War’s End: Profiles From Bosnia 1995-96: But maybe some Joe Sacco obsessives have seen these two stories already. Or maybe not. They’re probably easier to find: Christmas With Karadzic appeared in Zero Zero #15, which isn’t scarce. Soba, from D&Q’s Stories From Bosnia (a 1998 Ignatz award nominee, and that’s as much as I can find) is maybe trickier to locate. Well, now they’re both collected into a nice book, and interested parties obviously will want to buy it.

Peculia: It doesn’t indicate anything on Diamond’s list - is this the new graphic-novel sized Evil Eye #14? The all-Peculia issue? Because if it is, you want that too. I want everything this week.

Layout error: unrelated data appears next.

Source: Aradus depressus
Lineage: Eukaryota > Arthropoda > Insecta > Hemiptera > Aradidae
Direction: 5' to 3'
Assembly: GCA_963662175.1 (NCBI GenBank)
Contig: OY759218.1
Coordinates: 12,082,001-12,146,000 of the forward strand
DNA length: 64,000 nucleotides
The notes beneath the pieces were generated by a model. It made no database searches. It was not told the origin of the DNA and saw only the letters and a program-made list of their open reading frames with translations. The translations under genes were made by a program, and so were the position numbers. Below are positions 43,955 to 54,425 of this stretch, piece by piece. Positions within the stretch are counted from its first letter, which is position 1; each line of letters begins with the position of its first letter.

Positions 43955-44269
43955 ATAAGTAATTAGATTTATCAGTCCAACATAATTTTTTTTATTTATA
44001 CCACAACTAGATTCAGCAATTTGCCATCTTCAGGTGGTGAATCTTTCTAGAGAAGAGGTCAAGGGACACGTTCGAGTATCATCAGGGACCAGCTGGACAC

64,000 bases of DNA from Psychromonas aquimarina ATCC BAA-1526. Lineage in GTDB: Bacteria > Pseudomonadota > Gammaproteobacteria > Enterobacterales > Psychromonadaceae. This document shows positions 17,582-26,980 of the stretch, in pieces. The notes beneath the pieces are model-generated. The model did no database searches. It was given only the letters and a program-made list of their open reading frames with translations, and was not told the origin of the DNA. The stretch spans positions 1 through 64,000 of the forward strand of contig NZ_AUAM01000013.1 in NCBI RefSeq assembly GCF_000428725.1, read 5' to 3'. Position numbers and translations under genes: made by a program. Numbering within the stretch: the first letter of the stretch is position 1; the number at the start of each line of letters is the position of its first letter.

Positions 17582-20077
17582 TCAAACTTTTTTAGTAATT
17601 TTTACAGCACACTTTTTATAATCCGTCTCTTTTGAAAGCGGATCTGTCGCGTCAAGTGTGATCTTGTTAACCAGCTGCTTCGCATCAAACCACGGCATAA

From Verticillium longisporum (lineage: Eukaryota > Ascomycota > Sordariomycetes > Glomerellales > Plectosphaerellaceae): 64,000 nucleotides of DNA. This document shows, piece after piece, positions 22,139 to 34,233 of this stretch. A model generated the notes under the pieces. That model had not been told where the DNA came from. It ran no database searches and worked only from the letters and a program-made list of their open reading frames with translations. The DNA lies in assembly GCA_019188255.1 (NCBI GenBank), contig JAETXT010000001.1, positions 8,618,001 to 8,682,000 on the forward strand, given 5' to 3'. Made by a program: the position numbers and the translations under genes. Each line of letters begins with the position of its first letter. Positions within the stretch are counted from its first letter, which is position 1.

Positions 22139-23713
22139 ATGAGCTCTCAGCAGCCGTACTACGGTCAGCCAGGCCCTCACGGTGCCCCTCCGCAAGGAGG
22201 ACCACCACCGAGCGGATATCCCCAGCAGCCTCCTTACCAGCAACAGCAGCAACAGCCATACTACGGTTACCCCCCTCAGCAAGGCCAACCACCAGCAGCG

Vimanarama #3 (of 3): Oh man, it’s taken forever to get to the end of this Grant Morrison/Phillip Bond experience, but I’ve got the other two issues sitting out here, just waiting to be re-read. Finally.

Seven Soldiers - Klarion #2 (of 4): On the other hand, this project (now over a quarter finished) has remained entirely on schedule, without fail. Huh.

Conan & the Jewels of Gwahlur #3 (of 3): Russell.

Bigfoot #4 (of 4): Violence.

Frank Miller’s Robocop #8 (of 9): Violence which I have already reviewed.

Cocaine Comix #1-2: Just saving the best for last. Classic underground good times, edited by Leonardo DiCaprio’s dad George, and featuring the talents of Zap vets Robert Williams and S. Clay Wilson. So don’t blow it folks - buy these books.